Day four

One of my goals during the first half of my sabbatical is to reach Legend rank at Hearthstone.

I have been playing and enjoying the game for a while now, I am not the best player but I think I am reaching a decent level for the amount of practice I have.

And that’s the problem: the amount of time available, not only to practice but simply to play.

The principle is quite simple: you play a game against another player and either you win and get a star or lose and lose a star. When you win three games in a row, you enter a “streak” and from there each victory brings two stars until you lose one game.  There are 25 ranks to reach Legend, and each tier of five ranks becomes a bit harder:

  • 25-21: 2 stars per rank
  • 20-16: 3 stars per rank
  • 15-11: 4 stars per rank
  • 10-6: 5 stars per rank
  • 5-1: 5 stars per rank, no more streaks.

To reach rank five from 25 you need 70 stars, while to reach legend from rank five you need only 25. The streak system though means that from rank 25 to five you can make progress even if you only win 50% of your games, given that winning three in a row gets you four stars, and losing three then loses only three. With a 60% win rate (which is considered rather good for an amateur), and assuming you hit the streak a decent amount of time, my experience shows that you need to play about 130 games to reach rank 5.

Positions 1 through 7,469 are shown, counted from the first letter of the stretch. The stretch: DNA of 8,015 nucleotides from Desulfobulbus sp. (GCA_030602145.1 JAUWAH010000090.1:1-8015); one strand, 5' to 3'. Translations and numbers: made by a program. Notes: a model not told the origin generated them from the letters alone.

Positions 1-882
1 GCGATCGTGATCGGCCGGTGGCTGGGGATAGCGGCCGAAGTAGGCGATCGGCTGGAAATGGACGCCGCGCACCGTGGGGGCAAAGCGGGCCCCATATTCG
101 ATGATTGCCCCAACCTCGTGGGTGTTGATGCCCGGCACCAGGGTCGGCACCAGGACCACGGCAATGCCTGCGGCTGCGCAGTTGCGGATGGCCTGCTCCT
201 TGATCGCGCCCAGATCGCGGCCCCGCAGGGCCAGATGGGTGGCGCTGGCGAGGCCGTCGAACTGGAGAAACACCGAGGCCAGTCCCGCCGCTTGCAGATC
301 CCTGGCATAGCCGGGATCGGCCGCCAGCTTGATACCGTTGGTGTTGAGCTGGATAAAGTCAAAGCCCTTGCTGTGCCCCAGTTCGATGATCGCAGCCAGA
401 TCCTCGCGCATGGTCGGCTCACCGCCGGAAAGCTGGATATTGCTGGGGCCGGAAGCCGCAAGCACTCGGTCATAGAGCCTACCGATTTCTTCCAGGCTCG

From rank 5, no more streaks, which means that you absolutely need to win more than 50% of the time to progress. and also that with the same 60% win rate, you’ll need to play 125 games to win 75 (60%) and lose 50 for a differential of 25 stars won.

So, here’s why I have not been able to get to legend yet, and rarely past rank 5: playing 130 games in a month, or about 4 to 5 per day in average is something I can do, but twice as much so far has been impossible. Regardless of skill, Hearthstone is a game that rewards intensive play.

I reached rank 5 last night, let’s see how it goes…

 

Author: Paolo Belcastro

As a true European nomad, and after Italy, France, and Switzerland, Paolo currently lives in Vienna, from where he leads the WordPress.com Spectrum Division for Automattic and the WordCamp Europe 2017 crew. When not thinking about WordPress, he is usually absorbed by his other passion, photography. Paolo lives online at paolo.blog

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